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If you play much Texas hold’em, undoubtedly you have been the victim of an “Oh no!” experience, perhaps several.

The other night I was in a loose-aggressive game of $4-$8 limit hold’em at the Hustler Casino in Gardena, Calif. It had been a rough session for me thus far, and I was quite a bit behind – hoping “to get lucky.” (I’m sure you have heard that term before. I call it “the loser’s lament.”) I had found myself rivered too many times. Perhaps I should have long before sought a more appropriate table, more to my liking; i.e., not so aggressive and somewhat less loose.

I bought another rack of chips, hoping to catch up and, perhaps, go ahead. Hoping to turn things around, there was still plenty of time before I would have to call it a day. The very next hand I was in the Big Blind and looked down at pocket sixes. Almost everyone stayed to see the flop; and, so did I. The flop: 6c-5s-5c.

I had to look twice to reassure myself. With my pocket sixes, I had caught 6’s-full-of-5’s on the flop. A full-house! Wow! It was easily the very best hand I’d had all day. I thought how I ought to play it, certain I held the very best hand, and was bound to win this pot at the showdown.

Of course, under these circumstances, especially with so many loose-aggressive players at the table, it should be easy to build a huge pot. Perhaps, I thought, this hand could actually put me ahead for the session. Not wanting to force out any “contributors” to “my pot,” on the flop, I checked from the BB, fully expecting others to make the bet for me.

The Under-the-Gun (UTG) opponent did not disappoint me. His bet was called by five or six other players. With so many in the pot, I decided to check-raise at this point. I knew that most, if not all who had called the opening bet were sure to call my raise; they were all so loose. Indeed, every one of them called my raise; and the pot was beginning to blossom.

The turn was the Qh. This time, I decided to open the betting. The UTG raised! I was not surprised; he was an extremely aggressive player and, I suspected, also quite deceptive. Four opponents called his raise. My turn to act. Of course, I re-raised. The chips were piling up and over-flowing on the board as they all called my bet. With so much money in the pot, how could they not call?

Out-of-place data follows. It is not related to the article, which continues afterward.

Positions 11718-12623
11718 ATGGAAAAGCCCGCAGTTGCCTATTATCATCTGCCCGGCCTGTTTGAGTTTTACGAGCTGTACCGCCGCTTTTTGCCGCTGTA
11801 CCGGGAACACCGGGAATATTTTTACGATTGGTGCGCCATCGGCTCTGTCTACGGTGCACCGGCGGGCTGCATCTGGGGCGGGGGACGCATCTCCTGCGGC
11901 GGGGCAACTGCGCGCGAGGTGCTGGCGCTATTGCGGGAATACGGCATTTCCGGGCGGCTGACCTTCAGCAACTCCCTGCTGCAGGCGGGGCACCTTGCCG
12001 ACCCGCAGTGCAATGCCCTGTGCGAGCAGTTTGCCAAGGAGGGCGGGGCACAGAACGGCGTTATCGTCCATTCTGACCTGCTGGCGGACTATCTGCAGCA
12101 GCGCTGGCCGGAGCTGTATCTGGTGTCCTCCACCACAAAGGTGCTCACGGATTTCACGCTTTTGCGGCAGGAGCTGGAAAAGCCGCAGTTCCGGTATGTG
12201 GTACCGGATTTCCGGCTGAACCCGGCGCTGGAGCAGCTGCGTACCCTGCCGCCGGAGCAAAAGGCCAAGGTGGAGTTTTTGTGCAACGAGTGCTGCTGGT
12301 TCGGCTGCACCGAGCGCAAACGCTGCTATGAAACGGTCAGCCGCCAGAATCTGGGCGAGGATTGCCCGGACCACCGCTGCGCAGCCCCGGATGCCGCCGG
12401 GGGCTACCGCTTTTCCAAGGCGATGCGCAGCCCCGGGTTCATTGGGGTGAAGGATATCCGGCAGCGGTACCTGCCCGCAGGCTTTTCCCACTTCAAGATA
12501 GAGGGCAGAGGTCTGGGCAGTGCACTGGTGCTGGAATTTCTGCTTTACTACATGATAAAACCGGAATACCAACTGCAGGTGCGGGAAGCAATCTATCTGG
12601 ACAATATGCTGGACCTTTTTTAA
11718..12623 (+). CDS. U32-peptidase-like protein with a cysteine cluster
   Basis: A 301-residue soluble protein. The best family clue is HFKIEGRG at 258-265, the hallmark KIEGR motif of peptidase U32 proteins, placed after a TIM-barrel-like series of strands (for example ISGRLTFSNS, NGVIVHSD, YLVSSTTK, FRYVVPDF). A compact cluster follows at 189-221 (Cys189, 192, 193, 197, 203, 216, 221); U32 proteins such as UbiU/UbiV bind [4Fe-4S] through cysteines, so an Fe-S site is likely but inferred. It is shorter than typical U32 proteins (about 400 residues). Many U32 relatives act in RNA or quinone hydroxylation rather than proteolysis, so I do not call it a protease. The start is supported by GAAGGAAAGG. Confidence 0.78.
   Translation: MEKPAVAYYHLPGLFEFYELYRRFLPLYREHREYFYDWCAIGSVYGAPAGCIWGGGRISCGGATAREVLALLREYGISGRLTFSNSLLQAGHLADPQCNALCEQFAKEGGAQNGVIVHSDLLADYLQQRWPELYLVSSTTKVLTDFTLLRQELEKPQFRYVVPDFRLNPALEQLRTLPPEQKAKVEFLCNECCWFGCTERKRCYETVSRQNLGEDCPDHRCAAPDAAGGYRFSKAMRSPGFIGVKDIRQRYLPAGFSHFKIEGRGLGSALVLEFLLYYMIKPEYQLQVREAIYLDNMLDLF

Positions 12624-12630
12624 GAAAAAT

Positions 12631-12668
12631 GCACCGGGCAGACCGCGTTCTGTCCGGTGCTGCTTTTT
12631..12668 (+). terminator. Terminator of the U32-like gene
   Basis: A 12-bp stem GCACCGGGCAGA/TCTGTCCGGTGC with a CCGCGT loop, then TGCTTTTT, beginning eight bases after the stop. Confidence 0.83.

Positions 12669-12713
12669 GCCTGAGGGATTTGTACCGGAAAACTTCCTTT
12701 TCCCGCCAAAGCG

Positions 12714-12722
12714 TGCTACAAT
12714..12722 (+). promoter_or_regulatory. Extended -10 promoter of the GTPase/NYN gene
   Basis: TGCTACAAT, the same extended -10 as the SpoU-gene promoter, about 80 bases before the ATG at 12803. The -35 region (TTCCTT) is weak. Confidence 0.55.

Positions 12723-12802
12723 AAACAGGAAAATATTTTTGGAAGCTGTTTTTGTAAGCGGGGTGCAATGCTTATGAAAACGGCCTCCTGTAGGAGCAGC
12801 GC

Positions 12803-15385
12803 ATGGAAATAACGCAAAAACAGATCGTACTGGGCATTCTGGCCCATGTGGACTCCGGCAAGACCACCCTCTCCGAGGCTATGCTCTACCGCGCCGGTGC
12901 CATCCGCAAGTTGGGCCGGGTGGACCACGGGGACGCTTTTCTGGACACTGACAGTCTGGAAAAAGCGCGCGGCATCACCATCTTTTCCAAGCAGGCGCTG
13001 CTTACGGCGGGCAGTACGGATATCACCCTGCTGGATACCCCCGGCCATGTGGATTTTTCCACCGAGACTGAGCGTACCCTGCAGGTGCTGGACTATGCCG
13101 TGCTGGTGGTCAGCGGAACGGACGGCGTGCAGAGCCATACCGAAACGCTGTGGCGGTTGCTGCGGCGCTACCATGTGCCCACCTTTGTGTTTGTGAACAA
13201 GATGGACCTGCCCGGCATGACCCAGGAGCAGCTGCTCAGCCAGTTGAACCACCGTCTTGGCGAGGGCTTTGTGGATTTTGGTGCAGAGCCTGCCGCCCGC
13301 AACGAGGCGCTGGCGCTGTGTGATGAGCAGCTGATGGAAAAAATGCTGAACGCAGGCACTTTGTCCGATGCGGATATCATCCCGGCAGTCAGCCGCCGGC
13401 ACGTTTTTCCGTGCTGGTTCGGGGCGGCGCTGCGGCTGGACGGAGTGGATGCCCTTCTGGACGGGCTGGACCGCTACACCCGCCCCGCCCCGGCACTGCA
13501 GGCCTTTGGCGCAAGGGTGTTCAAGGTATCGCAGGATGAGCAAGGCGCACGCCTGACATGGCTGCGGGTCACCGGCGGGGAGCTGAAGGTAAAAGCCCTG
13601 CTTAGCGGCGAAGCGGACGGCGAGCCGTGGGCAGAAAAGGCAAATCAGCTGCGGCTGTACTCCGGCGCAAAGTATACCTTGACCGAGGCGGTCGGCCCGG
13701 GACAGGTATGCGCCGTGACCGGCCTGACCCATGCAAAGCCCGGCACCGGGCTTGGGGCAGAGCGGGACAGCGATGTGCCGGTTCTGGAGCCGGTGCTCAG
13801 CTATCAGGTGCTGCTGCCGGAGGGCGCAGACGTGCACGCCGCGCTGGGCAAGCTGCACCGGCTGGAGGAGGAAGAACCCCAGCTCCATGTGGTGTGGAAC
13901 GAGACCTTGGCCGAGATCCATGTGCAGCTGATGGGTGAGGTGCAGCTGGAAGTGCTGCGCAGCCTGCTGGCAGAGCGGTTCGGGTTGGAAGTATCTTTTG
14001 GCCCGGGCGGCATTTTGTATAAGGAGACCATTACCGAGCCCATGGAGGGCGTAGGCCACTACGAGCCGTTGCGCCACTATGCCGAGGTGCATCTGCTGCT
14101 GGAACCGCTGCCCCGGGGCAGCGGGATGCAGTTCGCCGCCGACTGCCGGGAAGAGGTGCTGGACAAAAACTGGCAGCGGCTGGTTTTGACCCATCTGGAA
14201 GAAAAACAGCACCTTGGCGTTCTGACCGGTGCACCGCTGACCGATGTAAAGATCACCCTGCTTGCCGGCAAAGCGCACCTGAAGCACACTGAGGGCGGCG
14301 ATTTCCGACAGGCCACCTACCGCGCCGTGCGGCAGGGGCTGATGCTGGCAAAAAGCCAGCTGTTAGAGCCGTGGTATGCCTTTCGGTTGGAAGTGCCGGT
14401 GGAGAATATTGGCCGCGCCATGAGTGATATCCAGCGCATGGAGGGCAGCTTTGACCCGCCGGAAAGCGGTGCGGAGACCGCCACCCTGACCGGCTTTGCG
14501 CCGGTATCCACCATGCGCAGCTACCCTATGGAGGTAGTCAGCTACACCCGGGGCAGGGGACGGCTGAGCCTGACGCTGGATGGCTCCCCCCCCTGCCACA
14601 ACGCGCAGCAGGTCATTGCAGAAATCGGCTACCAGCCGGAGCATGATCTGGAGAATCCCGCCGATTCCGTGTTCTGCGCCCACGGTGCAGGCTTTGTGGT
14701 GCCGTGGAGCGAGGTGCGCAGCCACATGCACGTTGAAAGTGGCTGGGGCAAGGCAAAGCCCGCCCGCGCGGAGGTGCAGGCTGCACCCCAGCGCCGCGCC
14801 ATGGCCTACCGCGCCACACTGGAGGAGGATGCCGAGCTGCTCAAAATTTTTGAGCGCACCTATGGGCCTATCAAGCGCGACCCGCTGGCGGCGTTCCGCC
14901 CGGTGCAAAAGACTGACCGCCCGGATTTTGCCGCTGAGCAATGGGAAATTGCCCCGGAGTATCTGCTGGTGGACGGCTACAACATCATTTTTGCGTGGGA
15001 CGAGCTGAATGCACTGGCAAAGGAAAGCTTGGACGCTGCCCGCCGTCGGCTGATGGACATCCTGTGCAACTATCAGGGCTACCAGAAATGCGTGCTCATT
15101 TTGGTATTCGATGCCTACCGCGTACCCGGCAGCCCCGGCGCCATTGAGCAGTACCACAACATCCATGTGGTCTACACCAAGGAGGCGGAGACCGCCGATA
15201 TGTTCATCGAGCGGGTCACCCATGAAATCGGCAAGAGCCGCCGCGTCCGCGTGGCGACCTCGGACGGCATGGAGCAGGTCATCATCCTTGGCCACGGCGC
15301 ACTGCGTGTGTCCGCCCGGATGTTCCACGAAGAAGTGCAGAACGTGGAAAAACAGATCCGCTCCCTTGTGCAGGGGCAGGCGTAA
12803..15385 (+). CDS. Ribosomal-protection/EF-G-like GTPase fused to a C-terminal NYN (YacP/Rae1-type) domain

The river was the 8c. It looked like another blank to me. My 6’s-full-of-5’s sure looked good! I decided to bet out again – a value bet. I wasn’t too surprised when the UTG raised me again. Two others called his raise. I was about to reraise when I stopped to think: If he holds pocket 5’s, 8’s or Q’s in the hole, he will have my hand beat. So I just called.

Showdown: You probably guessed it. He turned up a pair of 8’s for eights-full-of-fives, making mincemeat of my smaller full-house – and taking the pot I had worked so hard to build! “Oh no,” I shouted aloud. Others commiserated with me. Boy, was I ever frustrated!

At that point, on the river, the UTG had just two outs; the odds were over 20-to-1 against him. But, without realizing it, he defied the odds to kill my hopes for getting even or, perhaps, going ahead for the session! And, what’s more, with just two outs, he had put a Bad Beat for me. I repeat: “Oh No!”

About the Author

George Epstein

A retired engineer, George Epstein is the author of “The Greatest Book of Poker for Winners!” and “Hold’em or Fold’em? – An Algorithm for Making the Key Decision.” He teaches poker courses and conducts a unique Poker Lab at the Claude Pepper Senior Center under the auspices of the City of Los Angeles Dept. of Recreation and Parks and at West Los Angeles College.

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